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Daniel Buckley
Stereophile, March 2013

In both the trumpets-only and trumpets-and-trombones versions of Angels…one is struck by the breathtaking, often ethereal sonorities achieved with the close harmonies and song-like flow of [Ruggle’s] work.

The excellent sound captures the subtleties and nuances of Ruggles’s textural invention, along with the bombastic power of such pieces as the opening to Sun Treader…this collection was truly a labor of love for conductor Michael Tilson Thomas and all of the musicians who clearly worked so hard to make their realizations as perfect as the composer’s musical visions. © 2013 Stereophile

Robert Carl
Fanfare, November 2012

…every music lover needs to have this in his/her listening repertoire. This is music that…once again sounds fresh, daring, and alive. Bravo to Other Minds’ Charles Amirkhanian and Adam Fong for bringing this back to us. © 2012 Fanfare Read complete review

Stephen Smoliar, October 2012

The selections of Antheil performing his own music on this Other Minds collection show little of that “bad boy” behavior. He is certainly capable of pounding grandiose sounds out of the piano; and those sonorities go rather well in his accompaniment of his 8 Fragments from Shelley, which he performs with the Roger Wagner Chorale…the overall effect is about as innocuous any many of the more traditional recordings made by this chorus.

Perhaps the most fascinating selection is his fifth symphony, to which he assigned the title “Joyous.” Because this symphony was begun in 1947, that title may well refer to celebration of the end of the Second World War and the defeat of Hitler.

The collection also includes four recordings of Antheil at the piano singing songs whose texts are bedtime stories for his son Peter. These may well have been originally improvised. They are unabashedly silly, but they also have a loopy charm of the sort that Harry Partch could evoke in some of his vocal work.

The set also includes two spoken tracks of great historical interest. One is Antheil himself talking about his work in a recording made in 1958. The other is an interview conducted by Charles Amirkhanian, founder of Other Minds and executor of the Antheil estate, with Hannah M. Adler and Norman Fox, discussing the SPA recordings made by the Vienna Philharmonia Orchestra and conductor F. Charles Adler, one of which, the performance of Antheil’s “McKonkey’s Ferry” overture is included in this collection. © 2012 Read complete review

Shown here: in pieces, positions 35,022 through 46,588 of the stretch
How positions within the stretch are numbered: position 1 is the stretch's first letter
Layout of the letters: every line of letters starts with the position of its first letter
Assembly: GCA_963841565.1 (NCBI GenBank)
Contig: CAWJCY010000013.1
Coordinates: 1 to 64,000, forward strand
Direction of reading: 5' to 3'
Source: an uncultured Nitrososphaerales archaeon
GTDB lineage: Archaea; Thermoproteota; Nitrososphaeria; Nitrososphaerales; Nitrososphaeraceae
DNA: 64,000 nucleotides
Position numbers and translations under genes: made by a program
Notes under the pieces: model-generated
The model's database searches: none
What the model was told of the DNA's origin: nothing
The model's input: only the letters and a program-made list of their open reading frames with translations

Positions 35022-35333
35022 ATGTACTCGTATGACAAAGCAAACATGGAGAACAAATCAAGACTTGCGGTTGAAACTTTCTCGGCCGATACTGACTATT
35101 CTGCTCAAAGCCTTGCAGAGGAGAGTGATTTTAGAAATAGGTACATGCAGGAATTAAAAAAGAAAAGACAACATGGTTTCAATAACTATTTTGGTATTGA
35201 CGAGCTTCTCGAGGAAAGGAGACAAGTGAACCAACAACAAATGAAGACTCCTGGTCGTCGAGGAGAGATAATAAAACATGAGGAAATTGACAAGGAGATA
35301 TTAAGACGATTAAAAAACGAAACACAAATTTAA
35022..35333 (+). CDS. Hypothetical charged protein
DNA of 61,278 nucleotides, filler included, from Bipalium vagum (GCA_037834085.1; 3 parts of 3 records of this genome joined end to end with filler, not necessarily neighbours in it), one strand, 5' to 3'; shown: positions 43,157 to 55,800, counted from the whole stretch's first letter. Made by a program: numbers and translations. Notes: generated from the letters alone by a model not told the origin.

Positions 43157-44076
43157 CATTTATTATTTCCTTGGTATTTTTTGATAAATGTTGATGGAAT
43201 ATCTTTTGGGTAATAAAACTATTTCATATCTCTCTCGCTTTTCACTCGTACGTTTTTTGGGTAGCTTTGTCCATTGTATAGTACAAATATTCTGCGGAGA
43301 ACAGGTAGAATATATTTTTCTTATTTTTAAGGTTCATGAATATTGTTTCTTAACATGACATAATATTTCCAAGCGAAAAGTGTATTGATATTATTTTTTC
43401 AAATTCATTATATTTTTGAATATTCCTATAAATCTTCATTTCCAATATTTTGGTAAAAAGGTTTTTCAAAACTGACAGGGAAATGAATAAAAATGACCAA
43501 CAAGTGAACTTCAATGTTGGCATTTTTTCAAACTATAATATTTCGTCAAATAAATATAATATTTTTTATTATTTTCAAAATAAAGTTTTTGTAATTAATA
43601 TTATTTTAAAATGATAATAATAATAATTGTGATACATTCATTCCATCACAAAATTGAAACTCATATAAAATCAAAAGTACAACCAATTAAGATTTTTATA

John von Rhein
Classical Voice North America, August 2012

The slim output of American composer Carl Ruggles was barely known outside specialist new-music circles in 1980 when Columbia Records (now Sony Classical) issued a two-LP set of his complete works, under the direction of conductor, pianist and Ruggles champion Michael Tilson Thomas.

Amazingly, it has taken until now for anyone to reissue these landmark recordings. Hats off to the composer and recording producer Charles Amirkhanian, executive and artistic director of the San Francisco new-music-advocacy company Other Minds, for doing so, and for doing the job right.

These spirited, dedicated performances do credit to one of the great free spirits of 20th-century American art music. The transfers are very fine, and the set includes the original cover art and liner notes by Thomas and pianist John Kirkpatrick, adding a perceptive overview by Ruggles’ late colleague, Lou Harrison, originally published in 1946 and long out of print.

This is an important reissue—snap it up while you can. © 2012 Classical Voice North America Read complete review

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